Baseball Fans, Athens, Ohio © Jim Korpi
“They…brought us parrots and balls of cotton and spears and many other things, which they exchanged for the glass beads and hawks’ bells. They willingly traded everything they owned…They were well built, with good bodies and handsome features…They do not bear arms and do not know them, for I showed them a sword, they took it by the edge and cut themselves out of ignorance. They have no iron. Their spears are made of cane…They would make fine servants…With fifty men we could subjugate them all and make them do whatever we want.”
Christopher Columbus’ Logbook, Quoted from A People’s History of the United States
Miles’ eight-hour shift can get boring. Telling people what they can and can’t bring into his country only has moments of thrill followed by hours of monotony. It’s like life, he believes, and all those Hollywood movies from the United States, with their 90 minutes of action, were not going to convince him otherwise.
Miles found Americans a peculiar bunch. It wasn’t the way they looked, although he admitted they have a strange grasp on fashion and a heavier than the average tourist body type. But he conceded, in his self-deprecating British way, that his fellow Brits we just as poorly dressed and hefty. It was more what they carried in their bags.
“In order to get reimbursed for the taxes paid on goods brought into a country,” Miles explained, “I have to see the goods before I stamp anyone’s claim form.” Miles clarified this with the confidence anyone would with 20 years of paychecks from the same employer.
An American mother and daughter were traveling together through London on to their eventual destination of Italy. Miles had seen just about everything in his years in the Customs Division at Heathrow Airport, including cocaine-filled condoms piled up at the bottom of a bucket that a “swallower” from the Carribean had just shite. But when the declaration of this heavy-set mother and daughter duo from the States was handed to him, he was once again surprised. “It made my week,” he laughed. “Heck, it made my month.”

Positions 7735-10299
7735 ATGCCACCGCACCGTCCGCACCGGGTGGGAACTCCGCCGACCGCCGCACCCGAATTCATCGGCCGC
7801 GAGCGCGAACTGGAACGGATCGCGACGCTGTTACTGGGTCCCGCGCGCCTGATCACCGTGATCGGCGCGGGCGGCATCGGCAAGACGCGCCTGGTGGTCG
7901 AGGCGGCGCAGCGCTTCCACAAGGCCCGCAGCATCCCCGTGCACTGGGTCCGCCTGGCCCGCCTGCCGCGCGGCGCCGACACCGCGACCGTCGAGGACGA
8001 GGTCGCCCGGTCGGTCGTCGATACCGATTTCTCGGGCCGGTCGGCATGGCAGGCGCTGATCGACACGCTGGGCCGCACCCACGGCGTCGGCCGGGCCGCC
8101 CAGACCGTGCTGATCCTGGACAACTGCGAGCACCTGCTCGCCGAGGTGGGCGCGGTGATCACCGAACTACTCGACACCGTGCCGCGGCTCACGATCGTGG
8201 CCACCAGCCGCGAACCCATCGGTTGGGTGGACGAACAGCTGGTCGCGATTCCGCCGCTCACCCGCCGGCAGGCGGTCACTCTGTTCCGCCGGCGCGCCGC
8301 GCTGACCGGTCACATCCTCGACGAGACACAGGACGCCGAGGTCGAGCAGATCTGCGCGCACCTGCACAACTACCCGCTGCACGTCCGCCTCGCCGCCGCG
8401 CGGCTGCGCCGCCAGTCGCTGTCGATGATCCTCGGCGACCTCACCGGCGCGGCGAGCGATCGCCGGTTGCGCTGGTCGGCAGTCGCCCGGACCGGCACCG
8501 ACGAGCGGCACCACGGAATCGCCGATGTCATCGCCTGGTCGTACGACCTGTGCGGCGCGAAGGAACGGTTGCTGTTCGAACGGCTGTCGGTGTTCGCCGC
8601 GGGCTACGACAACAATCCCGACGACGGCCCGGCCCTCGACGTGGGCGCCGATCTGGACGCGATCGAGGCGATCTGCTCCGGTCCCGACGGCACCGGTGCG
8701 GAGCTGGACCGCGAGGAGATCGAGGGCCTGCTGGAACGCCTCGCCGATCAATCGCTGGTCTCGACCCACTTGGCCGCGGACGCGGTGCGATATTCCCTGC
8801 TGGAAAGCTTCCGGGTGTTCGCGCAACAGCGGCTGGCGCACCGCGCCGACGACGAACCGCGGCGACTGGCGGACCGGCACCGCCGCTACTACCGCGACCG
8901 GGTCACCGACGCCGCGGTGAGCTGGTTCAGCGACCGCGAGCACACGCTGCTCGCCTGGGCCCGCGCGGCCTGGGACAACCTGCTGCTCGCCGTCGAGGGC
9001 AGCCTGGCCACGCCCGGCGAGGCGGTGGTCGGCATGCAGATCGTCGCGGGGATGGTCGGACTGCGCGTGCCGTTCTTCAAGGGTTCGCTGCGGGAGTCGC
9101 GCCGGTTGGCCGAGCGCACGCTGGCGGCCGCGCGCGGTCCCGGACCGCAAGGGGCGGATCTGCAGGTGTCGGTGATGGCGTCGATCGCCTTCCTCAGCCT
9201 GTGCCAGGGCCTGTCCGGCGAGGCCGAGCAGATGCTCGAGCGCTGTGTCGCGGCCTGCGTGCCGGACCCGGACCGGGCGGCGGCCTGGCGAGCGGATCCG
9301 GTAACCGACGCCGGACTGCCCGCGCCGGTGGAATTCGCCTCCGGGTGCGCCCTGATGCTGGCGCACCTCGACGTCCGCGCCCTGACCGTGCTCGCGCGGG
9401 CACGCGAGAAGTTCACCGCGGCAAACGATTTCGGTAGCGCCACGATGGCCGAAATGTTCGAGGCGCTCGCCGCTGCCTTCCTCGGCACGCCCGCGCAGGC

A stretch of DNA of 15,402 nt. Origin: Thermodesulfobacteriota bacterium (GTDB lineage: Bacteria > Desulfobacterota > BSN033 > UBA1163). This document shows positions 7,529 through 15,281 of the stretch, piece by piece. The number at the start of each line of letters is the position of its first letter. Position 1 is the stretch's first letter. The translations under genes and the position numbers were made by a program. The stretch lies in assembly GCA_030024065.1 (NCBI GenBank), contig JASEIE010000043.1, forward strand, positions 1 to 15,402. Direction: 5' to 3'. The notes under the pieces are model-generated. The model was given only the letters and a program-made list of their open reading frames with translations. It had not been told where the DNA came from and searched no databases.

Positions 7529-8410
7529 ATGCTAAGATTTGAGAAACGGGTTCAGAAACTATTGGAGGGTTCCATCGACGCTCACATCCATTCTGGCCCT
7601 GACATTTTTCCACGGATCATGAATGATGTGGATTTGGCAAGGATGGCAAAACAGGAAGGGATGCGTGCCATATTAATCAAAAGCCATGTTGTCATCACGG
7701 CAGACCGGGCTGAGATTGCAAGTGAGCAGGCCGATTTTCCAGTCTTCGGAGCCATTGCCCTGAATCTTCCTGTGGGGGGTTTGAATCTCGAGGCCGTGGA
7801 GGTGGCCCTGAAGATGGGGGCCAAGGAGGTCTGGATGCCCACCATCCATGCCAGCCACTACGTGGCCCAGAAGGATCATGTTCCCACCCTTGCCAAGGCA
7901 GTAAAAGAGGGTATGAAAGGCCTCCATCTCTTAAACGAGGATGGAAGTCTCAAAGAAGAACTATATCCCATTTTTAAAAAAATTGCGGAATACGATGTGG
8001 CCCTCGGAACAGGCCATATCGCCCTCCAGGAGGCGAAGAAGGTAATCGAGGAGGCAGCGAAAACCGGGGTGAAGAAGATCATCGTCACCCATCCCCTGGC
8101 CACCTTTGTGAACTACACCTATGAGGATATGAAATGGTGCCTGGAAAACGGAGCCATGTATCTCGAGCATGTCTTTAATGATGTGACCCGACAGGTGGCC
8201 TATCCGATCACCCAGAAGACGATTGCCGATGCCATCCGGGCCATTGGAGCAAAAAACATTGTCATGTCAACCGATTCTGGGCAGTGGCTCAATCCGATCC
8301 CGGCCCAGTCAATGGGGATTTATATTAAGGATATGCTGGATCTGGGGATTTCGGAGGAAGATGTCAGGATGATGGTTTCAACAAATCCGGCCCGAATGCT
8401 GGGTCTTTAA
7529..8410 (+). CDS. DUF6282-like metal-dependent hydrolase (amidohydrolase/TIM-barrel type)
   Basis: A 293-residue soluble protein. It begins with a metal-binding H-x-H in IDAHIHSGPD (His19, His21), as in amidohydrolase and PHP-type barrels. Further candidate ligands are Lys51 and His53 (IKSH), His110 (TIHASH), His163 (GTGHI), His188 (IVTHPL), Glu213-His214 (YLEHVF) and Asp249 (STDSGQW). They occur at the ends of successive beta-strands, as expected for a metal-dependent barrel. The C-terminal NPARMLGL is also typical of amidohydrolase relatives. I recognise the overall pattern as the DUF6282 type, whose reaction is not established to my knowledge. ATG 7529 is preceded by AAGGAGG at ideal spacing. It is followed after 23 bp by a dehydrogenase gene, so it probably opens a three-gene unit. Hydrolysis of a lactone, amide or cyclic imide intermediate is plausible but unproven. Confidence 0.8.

“Ok,” he said to the duo. “But I have to see these first.” The mother and daughter dragged over the three suitcases and zipped the open. Each piece of luggage was of the large sort you check in and not the type passengers attempt to stuff into the overhead compartment.
On top of the goods rested a thin layer of clothing. The mother took the initiative to move aside the clothing to display the items on the form. Over eighty percent of each suitcase was filled with small boxes of popped popcorn.
“This made me curious,” he conceded. Even a customs agent about to retire is stumped now and then. “What were they going to do with all that popcorn?”
“I must confess,” he started at the mother. “You say you are en route to Italy, a place renowned for its cuisine all over the world, and so…I’m curious…what are you going to do with all this popcorn?”
“We only eat popcorn,” she declared.